The Place for Lawyers at Aatos

Aatos recognizes that while technology can streamline and automate certain aspects of the legal process, it is the collaboration between lawyers and tech experts that truly drives innovation and ensures the delivery of high-quality legal solutions.

aatos screenshot

The main goal at the initial stage of the development of Aatos was to create a product that would automate consumer law. And, to achieve that, they had to somehow limit the involvement of lawyers. This choice was driven by a simple reason: involving lawyers in every step would have made the product expensive. And Aatos wanted their product to be affordable for everyone in the market.

That being said, it was still inevitable for Aatos to loop lawyers in their processes. Despite automating legal documents and creating a user-friendly interface that quickly takes the user through the few required steps, people would always have questions and doubts. Here is where lawyers play a key role.

This channel, which according to the company is used by only around 3% of the total amount of customers, does not serve as a way to give legal advice via chat. On the other hand, it allows Aatos to gain user feedback to tweak and improve the major problems that can arise.

Lawyers are also part of the development of new services or the expansion towards new markets. Here, the collaboration between law and tech people is essential. Both a lot of research and testing are carried out to refine the product. The tools that Aatos offer must be tailored to all potential customers. So, to complete that, lawyers analyse and break all the legal instruments into pieces to allow the tech department to create a service that considers all the potential scenarios.


The Challenges of Automation 

Aatos’ mission to automate consumer law, with the overarching aim of rendering legal services financially accessible for a broad spectrum of consumers, encounters the billing hours paradigm. The strategic decision to curtail the direct involvement of lawyers aimed to heighten accessibility but clashed with the industry norm, where revenue is defined by billable hours.

As Aatos streamlined its procedures and fully automated the creation of legal documents, the necessity for extensive time allocations to individual cases diminished. While this streamlined efficiency aligns with Aatos’s objective of democratizing legal assistance, it presents a challenge to the conventional model wherein legal professionals invoice clients based on the time expended on their cases.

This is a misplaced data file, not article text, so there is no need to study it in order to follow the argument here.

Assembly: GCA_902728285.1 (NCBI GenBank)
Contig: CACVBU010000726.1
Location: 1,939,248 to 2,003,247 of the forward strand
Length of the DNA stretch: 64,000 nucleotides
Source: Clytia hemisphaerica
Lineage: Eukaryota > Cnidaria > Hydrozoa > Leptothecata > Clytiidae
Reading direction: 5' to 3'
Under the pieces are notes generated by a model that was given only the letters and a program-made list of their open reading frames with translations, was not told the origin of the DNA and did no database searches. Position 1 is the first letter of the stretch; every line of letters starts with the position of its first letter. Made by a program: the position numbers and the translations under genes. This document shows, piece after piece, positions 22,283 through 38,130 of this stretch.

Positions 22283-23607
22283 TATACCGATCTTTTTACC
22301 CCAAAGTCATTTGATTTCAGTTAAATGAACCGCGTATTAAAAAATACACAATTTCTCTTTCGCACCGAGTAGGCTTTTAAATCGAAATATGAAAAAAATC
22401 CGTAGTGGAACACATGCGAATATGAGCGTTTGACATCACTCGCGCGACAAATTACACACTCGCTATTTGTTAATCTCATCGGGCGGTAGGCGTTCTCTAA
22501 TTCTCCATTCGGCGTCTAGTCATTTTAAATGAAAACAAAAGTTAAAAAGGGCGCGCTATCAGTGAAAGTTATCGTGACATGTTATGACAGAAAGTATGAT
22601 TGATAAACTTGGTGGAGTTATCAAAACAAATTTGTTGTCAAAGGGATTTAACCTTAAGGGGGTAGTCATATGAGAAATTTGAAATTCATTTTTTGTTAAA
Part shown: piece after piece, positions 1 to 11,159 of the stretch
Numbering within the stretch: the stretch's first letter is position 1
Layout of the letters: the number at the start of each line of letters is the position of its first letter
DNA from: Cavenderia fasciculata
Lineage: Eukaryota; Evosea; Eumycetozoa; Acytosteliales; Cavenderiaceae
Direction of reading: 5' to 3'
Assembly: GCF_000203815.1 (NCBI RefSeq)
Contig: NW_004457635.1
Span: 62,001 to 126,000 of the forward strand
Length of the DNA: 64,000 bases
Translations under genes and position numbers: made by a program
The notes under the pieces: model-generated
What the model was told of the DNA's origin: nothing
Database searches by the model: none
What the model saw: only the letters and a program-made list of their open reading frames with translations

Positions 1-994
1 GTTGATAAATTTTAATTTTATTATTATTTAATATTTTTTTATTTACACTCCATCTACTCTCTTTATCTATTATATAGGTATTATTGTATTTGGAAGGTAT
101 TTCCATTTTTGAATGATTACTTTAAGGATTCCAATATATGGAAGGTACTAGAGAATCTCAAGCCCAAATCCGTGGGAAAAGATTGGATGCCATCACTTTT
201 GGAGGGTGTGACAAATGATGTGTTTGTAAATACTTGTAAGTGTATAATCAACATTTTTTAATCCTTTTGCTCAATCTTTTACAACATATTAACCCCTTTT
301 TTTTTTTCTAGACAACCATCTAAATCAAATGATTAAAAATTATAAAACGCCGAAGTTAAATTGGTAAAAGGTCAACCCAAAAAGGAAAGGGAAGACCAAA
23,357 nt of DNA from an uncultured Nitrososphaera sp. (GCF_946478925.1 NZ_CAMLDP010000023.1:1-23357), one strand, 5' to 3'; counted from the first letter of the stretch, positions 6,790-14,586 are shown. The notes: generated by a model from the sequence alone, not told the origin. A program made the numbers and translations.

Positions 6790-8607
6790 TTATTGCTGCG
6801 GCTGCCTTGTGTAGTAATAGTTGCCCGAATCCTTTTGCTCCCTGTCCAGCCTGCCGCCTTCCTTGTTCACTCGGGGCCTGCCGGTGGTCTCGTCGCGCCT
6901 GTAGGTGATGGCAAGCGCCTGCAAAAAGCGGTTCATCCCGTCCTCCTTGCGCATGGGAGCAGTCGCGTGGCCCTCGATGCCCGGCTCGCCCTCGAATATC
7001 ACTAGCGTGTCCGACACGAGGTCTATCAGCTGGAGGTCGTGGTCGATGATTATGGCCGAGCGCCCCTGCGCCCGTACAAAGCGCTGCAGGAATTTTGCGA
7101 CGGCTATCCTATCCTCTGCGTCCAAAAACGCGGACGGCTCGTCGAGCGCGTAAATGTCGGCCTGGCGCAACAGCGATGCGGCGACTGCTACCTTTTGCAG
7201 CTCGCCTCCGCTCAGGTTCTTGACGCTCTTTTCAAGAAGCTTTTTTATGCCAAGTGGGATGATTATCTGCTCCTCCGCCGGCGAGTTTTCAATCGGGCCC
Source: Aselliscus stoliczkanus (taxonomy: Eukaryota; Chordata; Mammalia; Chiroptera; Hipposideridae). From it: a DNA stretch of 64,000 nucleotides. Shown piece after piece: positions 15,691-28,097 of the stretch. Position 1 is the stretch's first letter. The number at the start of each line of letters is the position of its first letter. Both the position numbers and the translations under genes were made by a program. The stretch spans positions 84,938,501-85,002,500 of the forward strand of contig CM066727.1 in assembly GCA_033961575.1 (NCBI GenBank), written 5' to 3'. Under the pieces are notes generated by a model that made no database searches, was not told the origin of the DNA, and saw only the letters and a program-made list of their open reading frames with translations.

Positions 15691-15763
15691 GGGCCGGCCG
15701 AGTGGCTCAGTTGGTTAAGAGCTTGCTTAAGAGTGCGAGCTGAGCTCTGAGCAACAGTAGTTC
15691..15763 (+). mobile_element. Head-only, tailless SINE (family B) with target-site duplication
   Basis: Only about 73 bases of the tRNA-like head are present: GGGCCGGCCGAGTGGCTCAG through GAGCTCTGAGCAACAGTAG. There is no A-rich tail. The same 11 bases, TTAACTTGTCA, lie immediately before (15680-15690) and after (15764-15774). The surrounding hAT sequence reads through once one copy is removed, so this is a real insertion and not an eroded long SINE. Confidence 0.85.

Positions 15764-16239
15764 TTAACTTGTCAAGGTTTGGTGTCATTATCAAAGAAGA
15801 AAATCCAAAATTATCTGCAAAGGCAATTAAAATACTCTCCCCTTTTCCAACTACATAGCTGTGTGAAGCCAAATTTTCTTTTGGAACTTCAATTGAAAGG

This shift prompts contemplation on how legal practitioners will adapt to a landscape wherein the value of their expertise becomes detached from the conventional billable hours paradigm. Aatos’s approach necessitates a reexamination of prevailing billing practices in the legal industry, advocating for a model that prioritizes the delivery of efficient solutions over the accumulation of billable hours. Hence, the legal industry may find itself compelled to navigate a transformation in its billing practices.

While Aatos’ service offers notable advantages like convenience and cost-effectiveness, it is essential to examine its potential drawbacks. The efficiency of its automation may lead to a generalized approach, risking an oversimplification of intricate legal matters or in other words a one-size-fits-all approach. For example, in complex family law cases, the subtleties and specific contexts might not be adequately captured by a standard online form. Factors such as the emotional well-being of children, the dynamics of the family relationships, and the long-term implications of decisions like custody or asset division are deeply nuanced. (Prabhat and Hambly 2017) An automated platform might provide generic solutions based on standard parameters, but these may not be adequate or appropriate for every unique situation. The form may not capture intricate details behind such decisions. It might not guide how to balance these decisions. This gap could lead to legal solutions that, while legally sound in a general sense, do not align with the specific needs and best interests of the parties involved.

Moreover, the absence of direct interaction between a lawyer and a client could lead to a gap in tailored legal advice. Typically, legal guidance hinges on a thorough understanding of a client’s unique circumstances, a depth that might only be partially attainable through an automated system. This situation might cause users to depend on generic legal documents, which may only partially address their needs or overlook certain legal ramifications.